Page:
B.C. OKs bylaw bans on single-use plastics; deposits coming for milk cartons

Victoria Mayor Lisa Helps is praising the province for approving local bylaws banning single-use plastics in Victoria, Saanich, Tofino, Ucluelet and Richmond.

On Saturday, the province also announced it is drafting a new regulation under the Community Charter, allowing local governments to ban single-use plastics such as shopping bags, plastic straws and polystyrene foam take-out containers without provincial approval.

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“It’s very good news to have the bylaw approved,” said Helps “I think the bigger and better news is that the province is going to make a regulation so that we can make bylaws of this nature without asking the province for permission. Their longer term plan seems to be that the province is going to make provincewide bans of single-use items, so that’s a very good news story today.”

Although Victoria implemented a ban on single-use plastic bags on July 1, 2018, the bylaw was struck down by the courts following a challenge from the Canadian Plastic Bag Association. The B.C. Court of Appeal ruled Victoria had exceeded its powers because its plastics bylaw waded into provincial jurisdiction. The Supreme Court of Canada declined to hear Victoria’s appeal, but the province was listening.

“People have been consistent and vocal about the need to take serious action now on plastic waste and pollution and we have heard the message loud and clear,” said George Heyman, minister of environment and climate change strategy. “Even in the face of current economic downturns, local governments and businesses have told us they remain committed to preventing millions of single-use plastic products from damaging the environment, polluting B.C.’s waters, harming wildlife and increasing costs for taxpayers.”

The ministry received 35,000 replies when it asked the public for input on its CleanBC Plastic Action Plan, the province said in a statement. The responses highlighted the need to move toward provincewide bans on certain products.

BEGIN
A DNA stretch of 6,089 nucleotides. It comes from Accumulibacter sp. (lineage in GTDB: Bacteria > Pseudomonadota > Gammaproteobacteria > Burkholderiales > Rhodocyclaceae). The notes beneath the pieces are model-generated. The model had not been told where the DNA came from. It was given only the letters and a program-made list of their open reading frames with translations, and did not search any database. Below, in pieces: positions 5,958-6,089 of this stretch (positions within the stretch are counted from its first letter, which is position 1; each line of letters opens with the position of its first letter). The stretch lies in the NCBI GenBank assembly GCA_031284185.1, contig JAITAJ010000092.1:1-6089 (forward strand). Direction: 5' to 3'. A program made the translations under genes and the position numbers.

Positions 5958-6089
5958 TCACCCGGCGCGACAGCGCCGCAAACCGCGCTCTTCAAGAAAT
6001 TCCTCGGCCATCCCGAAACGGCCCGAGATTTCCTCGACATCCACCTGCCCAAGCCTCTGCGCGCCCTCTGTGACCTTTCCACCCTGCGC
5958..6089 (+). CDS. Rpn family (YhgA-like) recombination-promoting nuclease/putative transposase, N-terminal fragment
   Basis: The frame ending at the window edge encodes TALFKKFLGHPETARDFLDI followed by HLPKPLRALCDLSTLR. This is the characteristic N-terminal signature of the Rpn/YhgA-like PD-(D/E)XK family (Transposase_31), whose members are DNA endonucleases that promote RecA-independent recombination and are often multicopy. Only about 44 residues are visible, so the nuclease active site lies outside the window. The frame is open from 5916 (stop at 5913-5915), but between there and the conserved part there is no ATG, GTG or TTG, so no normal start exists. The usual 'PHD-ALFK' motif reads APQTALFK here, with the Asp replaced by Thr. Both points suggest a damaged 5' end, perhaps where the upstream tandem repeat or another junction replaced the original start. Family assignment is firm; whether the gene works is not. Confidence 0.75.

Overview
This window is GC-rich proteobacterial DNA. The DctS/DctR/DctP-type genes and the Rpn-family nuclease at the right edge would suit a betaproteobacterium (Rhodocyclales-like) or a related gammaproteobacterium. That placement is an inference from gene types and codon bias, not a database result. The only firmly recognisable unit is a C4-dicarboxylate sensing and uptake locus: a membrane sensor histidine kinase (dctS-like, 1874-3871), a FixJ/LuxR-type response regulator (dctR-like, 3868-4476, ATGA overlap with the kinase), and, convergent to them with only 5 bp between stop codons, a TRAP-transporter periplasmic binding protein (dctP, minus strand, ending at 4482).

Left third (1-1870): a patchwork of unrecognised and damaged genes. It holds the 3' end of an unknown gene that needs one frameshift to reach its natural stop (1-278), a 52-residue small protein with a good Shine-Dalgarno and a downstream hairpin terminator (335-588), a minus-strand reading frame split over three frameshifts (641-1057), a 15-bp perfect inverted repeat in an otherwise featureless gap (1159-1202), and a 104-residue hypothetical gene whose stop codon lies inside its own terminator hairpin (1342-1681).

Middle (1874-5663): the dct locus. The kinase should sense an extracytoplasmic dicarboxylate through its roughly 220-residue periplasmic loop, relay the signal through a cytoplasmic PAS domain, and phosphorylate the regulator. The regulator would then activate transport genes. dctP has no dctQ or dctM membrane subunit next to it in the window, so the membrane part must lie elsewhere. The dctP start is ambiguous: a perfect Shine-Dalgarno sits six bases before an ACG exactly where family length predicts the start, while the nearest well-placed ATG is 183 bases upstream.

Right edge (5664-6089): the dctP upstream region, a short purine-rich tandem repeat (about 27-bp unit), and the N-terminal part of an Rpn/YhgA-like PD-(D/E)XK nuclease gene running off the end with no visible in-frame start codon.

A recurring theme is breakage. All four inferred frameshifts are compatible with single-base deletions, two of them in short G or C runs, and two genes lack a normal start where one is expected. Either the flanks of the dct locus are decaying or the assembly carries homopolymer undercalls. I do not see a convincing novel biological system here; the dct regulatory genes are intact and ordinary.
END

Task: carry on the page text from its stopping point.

“We will develop a legal framework to allow for provincial bans on single-use items, such as straws, takeout containers, shopping bags and other priority items. As we initiate this work, we will continue to consult to make sure solutions are manageable,” Heyman said. “We will also ensure that specific products continue to be available to people who live with a disability or need them for health reasons. We will align our actions with federal government initiatives if they occur on a reasonable timeframe.”

The province is expanding the number of single-use products, such as plastic cutlery, sandwich bags and stir sticks which can be recycled through industry-funded residential recycling programs. It is also exploring recycling programs for items such as mattresses, electric-vehicle batteries, propane canisters and more and looking for ways to improve the recycling of packaging, said the statement.

Working with Encorp Pacific (Return-It), the ministry is introducing a minimum 10-cent deposit on all beverage containers. And, for the first time, milk and milk-alternative containers are scheduled to be added to the deposit and refund system.

The deposit-refund system has also been improved. New cashless, low-touch Return-It Express systems continue to come online and consumers who drop off their tagged refundable beverage containers to select locations can have their refund processed electronically.

The government is also looking for feedback on how to deal with lost fishing gear that pollutes oceans and shorelines.

These efforts reflect the feedback received by Sheila Malcolmson, parliamentary secretary of environment and special adviser on marine debris and abandoned vessels.

“Last year, I toured many coastal communities to hear first-hand the challenges they are facing with marine debris, including plastics,” Malcolmson said. “Every person and organization I heard from, including local governments and First Nation communities, expressed their fears for the marine environment and their commitment to being part of the solutions.”

CleanBC was developed in collaboration with the B.C. Green Party caucus and Andrew Weaver, MLA for Oak Bay-Gordon Head.


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